Now that he has their undivided attention, he tells them a parable which was a teaching tool that was common for the time in conveying an idea or lesson.  He says: At that time the kingdom of heaven will be like ten young bridesmaids who took their lamps and went out to meet the groom.  At this point, the modern-day reader may already be wondering about bridesmaids carrying lamps when we think about our own weddings.  During this time in history the Jewish wedding tradition was that wedding celebrations went on for days and sometimes lasting a week so there were a lot of moving parts.  On the wedding day the bridegroom would go to the bride’s house for the ceremony.  At the conclusion of the ceremony the bride and groom, along with a great procession, would return to the groom’s house where a great feast would take place with all the honored guests.  This procession usually took place after the sun went down so it was the responsibility of the bridesmaids to light the way with oil lamps due to the fact there was no city street lighting.  They would gather together waiting for the groom to come get them at the appointed time.  Jesus relates that five of the bridesmaids were wise, and that the other five were foolish.  He says: The foolish ones took their lamps but didn’t bring oil for them.  But the wise ones took their lamps and also brought containers of oil.  When the groom was late in coming, they all became drowsy and went to sleep.  But at midnight there was a cry, “Look, the groom!  Come out to meet him.”  Jesus says that all the bridesmaids got up and prepared their lamps.  But when the foolish bridesmaids realized their mistake, they asked the wise bridesmaids for some of their oil.  The wise bridesmaids replied: No, because if we share with you, there won’t be enough for our lamps and yours.  They told the foolish bridesmaids to go to the one who sells lamp oil and buy their own.  But while they were gone to buy oil the groom came and those who were ready went with him to the wedding feast and the door was shut.  The foolish bridesmaids returned and said, Lord, lord, open the door for us.  But he replied, I tell you the truth, I don’t know you.  Jesus then said to the disciples: Therefore, keep alert, because you don’t know the day or the hour.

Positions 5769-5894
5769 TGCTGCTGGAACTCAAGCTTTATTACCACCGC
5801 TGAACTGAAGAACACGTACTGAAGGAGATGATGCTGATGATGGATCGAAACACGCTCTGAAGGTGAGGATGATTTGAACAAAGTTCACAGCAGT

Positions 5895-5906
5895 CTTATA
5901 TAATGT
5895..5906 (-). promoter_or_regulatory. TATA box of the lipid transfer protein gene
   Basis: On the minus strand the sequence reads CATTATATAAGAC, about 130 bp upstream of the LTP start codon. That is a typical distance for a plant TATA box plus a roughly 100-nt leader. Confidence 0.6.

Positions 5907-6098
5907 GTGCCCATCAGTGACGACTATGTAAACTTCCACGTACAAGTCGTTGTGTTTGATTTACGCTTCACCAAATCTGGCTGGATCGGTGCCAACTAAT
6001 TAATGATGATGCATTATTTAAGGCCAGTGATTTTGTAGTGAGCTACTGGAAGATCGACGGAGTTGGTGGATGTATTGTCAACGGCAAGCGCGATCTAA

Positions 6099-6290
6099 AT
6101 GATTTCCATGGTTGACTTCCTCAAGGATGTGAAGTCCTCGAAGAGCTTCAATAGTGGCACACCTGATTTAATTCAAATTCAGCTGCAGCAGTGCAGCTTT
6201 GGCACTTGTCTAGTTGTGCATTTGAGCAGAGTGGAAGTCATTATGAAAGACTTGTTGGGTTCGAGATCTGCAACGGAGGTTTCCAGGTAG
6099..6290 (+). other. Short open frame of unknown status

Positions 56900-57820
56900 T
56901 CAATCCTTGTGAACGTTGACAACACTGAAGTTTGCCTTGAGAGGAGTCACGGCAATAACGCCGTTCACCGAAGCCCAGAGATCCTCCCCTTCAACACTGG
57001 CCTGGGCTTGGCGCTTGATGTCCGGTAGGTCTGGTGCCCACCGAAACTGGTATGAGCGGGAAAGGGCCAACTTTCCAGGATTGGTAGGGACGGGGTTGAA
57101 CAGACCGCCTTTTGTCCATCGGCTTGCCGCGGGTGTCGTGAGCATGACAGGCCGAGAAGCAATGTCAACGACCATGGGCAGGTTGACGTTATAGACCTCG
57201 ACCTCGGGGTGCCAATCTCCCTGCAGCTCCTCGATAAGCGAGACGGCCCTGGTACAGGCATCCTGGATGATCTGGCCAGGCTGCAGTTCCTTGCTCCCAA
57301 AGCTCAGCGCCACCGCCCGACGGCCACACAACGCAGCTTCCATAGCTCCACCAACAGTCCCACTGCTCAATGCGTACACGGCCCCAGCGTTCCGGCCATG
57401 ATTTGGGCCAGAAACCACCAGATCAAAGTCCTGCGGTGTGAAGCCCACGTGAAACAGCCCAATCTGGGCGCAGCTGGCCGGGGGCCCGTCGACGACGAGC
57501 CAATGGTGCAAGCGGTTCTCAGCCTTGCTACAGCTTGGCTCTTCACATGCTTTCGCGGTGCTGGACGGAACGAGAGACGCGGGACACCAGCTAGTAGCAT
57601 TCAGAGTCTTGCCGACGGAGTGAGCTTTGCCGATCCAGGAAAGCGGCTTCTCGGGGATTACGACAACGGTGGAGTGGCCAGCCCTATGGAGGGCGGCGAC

At first blush, this seems kind of harsh.  Jesus doesn’t say that the five foolish bridesmaids weren’t believers.  Nothing in the parable indicates they weren’t.  They, like us, have been invited to the wedding.  They just weren’t prepared, and it was nobody’s fault but theirs.  This parable of the delayed groom in coming is the occasion for Jesus repeating his key theme of being ready and keeping alert, and the bridesmaids being caught without oil explains the need for wisdom, the wisdom that comes from being prepared for the day that is coming.  I think what stings here is that when the foolish bridesmaids showed up at the door asking to be let in the Lord replied: “I tell you the truth, I don’t know you.”   We can assume for the purposes of this parable that these bridesmaids were believers but that they had done nothing with their faith that Jesus was aware of.  They were preoccupied with other less important earthly things. The lesson is that we and we alone are the ones who are responsible for our own spiritual condition.  Once we’ve accepted Jesus Christ as our Lord and Savior it is our responsibility to continually develop our spirituality.  As demonstrated by the foolish bridesmaids, spiritual preparation cannot be bought or borrowed at the last minute.  You either have it or you don’t. So, you have to ask yourself, when the Big One comes to take his people to heaven when you least expect it, will you be ready, or will you be left out in the dark on the wrong side of the door?


Let us pray.


Christ beside me, Christ before me, Christ behind me King of my heart; Christ within me, Christ below me, Christ above me never to part.  Yes, blessed Savior how we need to feel your presence in our lives.  We want it to be so complete that you will know us as your beloved and faithful servants when the time comes.  Move us through your Spirit to be the people who most represent your presence here in your kingdom.  Keep us mindful of the need to constantly develop our spirituality so that we will be ready, willing, and able to serve you without question or reservation in all things, great and small.  May the light of your love shine brightly in all that we do.  In Jesus’ name, we pray, Amen.